With the proliferation of deduplication in storage, it would be desirable to have a compression algorithm that was friendly with deduplication.
We’re using the excellent tarsnap which provides both deduplication and compression (as well as strong encryption).
When using both, it is important to deduplicate first, and then compress. If you compress first, changing one byte early in the source file will result in a significantly different compressed file. Therefore two compressed files of similar source data may not dedup effectively.
However, due to a variety of business reasons, I would like to efficiently tarsnap historic database snapshots. These snapshots are stored in gzip’d sql files. We do not have the space to store them unencrypted, and we are not willing to use tarsnap for storage (only for backup). Therefore, we have files that are similar which are compressed, then deduped, then compressed. The result is very inefficient.
One alternative is to use a compressed filesystem. However, in the general case, it would be nice if users and administrators were able to compress files ad-hoc, while still enabling efficient storage.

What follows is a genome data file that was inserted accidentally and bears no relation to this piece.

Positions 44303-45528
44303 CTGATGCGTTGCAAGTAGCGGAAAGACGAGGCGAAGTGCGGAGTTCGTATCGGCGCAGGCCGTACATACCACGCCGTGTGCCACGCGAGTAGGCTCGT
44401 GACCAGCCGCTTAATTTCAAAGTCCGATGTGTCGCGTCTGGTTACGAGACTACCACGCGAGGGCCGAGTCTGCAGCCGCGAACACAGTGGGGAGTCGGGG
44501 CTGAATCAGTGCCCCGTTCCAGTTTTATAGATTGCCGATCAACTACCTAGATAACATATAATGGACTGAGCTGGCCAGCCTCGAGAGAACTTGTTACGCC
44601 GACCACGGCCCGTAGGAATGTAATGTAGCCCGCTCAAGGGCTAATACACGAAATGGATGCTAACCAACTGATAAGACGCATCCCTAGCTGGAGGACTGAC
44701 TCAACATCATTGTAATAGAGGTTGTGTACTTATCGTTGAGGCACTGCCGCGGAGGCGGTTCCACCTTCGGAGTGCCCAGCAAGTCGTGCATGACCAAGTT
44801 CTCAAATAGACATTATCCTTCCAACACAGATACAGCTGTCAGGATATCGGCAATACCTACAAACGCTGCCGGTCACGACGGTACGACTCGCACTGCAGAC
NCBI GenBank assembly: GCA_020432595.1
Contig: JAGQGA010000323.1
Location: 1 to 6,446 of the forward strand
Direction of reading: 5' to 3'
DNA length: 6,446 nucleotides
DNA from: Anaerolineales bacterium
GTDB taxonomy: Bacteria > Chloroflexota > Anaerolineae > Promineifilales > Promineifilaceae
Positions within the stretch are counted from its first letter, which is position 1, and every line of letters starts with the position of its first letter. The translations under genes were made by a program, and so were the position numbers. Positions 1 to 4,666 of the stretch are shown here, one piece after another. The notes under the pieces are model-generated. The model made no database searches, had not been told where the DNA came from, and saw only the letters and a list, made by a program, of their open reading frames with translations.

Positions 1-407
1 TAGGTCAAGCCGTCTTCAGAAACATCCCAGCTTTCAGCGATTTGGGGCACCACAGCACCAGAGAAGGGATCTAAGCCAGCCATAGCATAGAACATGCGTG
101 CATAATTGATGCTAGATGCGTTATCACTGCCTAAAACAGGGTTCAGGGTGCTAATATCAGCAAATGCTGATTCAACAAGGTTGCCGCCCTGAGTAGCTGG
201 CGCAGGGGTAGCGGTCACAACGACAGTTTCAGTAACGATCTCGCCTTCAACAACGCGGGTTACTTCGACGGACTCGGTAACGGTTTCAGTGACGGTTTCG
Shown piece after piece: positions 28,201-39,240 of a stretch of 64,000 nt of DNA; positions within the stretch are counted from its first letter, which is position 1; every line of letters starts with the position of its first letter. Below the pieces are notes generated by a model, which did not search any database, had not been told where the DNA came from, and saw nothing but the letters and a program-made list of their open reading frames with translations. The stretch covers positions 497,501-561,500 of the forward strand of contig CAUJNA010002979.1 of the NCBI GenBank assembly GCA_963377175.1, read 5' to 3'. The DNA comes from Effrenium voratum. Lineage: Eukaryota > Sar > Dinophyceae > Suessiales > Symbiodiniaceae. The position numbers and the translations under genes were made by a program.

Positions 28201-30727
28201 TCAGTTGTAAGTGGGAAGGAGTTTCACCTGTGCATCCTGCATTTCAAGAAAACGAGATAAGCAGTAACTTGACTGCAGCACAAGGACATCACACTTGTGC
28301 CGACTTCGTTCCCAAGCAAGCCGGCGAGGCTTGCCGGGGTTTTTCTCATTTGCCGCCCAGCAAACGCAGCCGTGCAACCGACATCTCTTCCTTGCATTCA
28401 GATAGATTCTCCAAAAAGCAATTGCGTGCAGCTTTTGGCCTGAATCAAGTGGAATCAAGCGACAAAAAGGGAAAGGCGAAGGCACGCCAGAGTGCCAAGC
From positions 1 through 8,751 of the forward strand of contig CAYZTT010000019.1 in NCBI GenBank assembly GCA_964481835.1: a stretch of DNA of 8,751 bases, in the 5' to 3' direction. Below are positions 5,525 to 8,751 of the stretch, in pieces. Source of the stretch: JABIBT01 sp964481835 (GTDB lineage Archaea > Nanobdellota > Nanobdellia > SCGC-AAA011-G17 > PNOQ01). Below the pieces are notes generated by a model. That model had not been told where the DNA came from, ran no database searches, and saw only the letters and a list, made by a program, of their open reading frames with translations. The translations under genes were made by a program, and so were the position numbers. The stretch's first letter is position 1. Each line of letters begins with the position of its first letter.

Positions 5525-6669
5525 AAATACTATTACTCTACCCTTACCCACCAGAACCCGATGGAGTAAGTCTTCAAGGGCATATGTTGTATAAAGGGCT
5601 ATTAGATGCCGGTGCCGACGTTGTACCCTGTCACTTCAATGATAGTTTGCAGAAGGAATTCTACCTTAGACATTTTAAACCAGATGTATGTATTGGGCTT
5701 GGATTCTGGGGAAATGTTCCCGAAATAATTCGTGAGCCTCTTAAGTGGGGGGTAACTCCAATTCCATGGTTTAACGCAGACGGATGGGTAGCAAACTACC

To put some real world numbers behind this, I’ve taken 5 production database snapshots, each about a month apart. I’ll use tarsnap to backup these 5 database files when they’re gzipped, and then once again with uncompressed sql files. Each tarsnap run will be from scratch (so there’s no deduplication with existing data).
Here is my test data in compressed form. Note that ls -h and du -h use powers of 2 while tarsnap –humanize-numbers uses powers of 10.
And here is my test data uncompressed.
This is the tarsnap commands (anonymized) that I will run against each directory.
Here are the results:
After deduplication the compressed files are only reduced marginally, while the uncompressed source files take heavy advantage of deduplication. If we reran the test with more files, the results would be even more dramatic.
Given that it is a requirement for users and administrators to be able to compress files, what can be done about this inefficiency? Are there any compression algorithms that address this dilemma?